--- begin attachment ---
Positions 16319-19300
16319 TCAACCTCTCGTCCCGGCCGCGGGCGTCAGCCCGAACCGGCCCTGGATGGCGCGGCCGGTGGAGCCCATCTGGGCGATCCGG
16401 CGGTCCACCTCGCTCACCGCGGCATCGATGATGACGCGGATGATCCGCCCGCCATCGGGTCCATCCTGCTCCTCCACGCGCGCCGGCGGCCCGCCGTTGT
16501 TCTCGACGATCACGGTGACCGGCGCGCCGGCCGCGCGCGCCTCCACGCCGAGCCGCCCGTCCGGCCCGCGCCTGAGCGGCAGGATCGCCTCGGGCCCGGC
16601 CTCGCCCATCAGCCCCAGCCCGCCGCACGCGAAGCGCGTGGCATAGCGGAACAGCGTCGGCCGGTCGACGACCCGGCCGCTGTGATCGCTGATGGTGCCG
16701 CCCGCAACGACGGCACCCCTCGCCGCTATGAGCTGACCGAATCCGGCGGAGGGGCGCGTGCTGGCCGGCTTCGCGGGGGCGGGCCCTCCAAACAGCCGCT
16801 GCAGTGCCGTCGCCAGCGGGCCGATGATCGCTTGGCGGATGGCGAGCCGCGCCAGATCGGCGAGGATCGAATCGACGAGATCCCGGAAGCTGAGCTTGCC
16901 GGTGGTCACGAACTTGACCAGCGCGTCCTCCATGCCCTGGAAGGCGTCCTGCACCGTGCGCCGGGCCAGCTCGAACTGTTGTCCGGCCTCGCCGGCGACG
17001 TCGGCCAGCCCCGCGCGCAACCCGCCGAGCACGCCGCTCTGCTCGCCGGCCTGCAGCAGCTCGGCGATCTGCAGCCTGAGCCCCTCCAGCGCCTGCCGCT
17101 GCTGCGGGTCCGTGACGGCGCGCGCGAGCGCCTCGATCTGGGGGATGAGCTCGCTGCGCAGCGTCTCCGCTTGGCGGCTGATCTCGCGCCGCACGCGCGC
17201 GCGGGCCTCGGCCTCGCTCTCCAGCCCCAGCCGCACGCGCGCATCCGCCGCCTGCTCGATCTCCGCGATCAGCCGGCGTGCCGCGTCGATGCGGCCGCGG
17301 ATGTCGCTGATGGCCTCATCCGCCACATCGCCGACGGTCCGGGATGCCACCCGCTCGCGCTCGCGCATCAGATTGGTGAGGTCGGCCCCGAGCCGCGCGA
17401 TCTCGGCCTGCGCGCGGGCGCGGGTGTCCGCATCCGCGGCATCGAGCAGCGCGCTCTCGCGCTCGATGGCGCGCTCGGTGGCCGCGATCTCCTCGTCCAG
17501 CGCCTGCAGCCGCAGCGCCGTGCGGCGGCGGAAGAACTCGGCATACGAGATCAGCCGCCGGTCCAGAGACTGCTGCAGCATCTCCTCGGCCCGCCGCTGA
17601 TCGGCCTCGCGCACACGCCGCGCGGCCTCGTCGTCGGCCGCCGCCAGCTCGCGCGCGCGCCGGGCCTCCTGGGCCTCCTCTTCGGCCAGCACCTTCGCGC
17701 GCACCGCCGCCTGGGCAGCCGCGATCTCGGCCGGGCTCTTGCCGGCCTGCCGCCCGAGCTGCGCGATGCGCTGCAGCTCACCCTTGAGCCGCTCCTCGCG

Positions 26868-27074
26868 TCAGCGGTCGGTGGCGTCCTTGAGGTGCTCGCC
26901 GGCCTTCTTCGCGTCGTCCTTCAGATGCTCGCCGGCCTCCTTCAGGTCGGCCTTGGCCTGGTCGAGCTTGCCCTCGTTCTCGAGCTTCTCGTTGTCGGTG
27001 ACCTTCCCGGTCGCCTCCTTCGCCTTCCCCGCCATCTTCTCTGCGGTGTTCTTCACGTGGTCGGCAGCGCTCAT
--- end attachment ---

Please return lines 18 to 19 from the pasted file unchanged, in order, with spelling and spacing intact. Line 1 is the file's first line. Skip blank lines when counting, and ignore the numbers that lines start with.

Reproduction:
26868 TCAGCGGTCGGTGGCGTCCTTGAGGTGCTCGCC
26901 GGCCTTCTTCGCGTCGTCCTTCAGATGCTCGCCGGCCTCCTTCAGGTCGGCCTTGGCCTGGTCGAGCTTGCCCTCGTTCTCGAGCTTCTCGTTGTCGGTG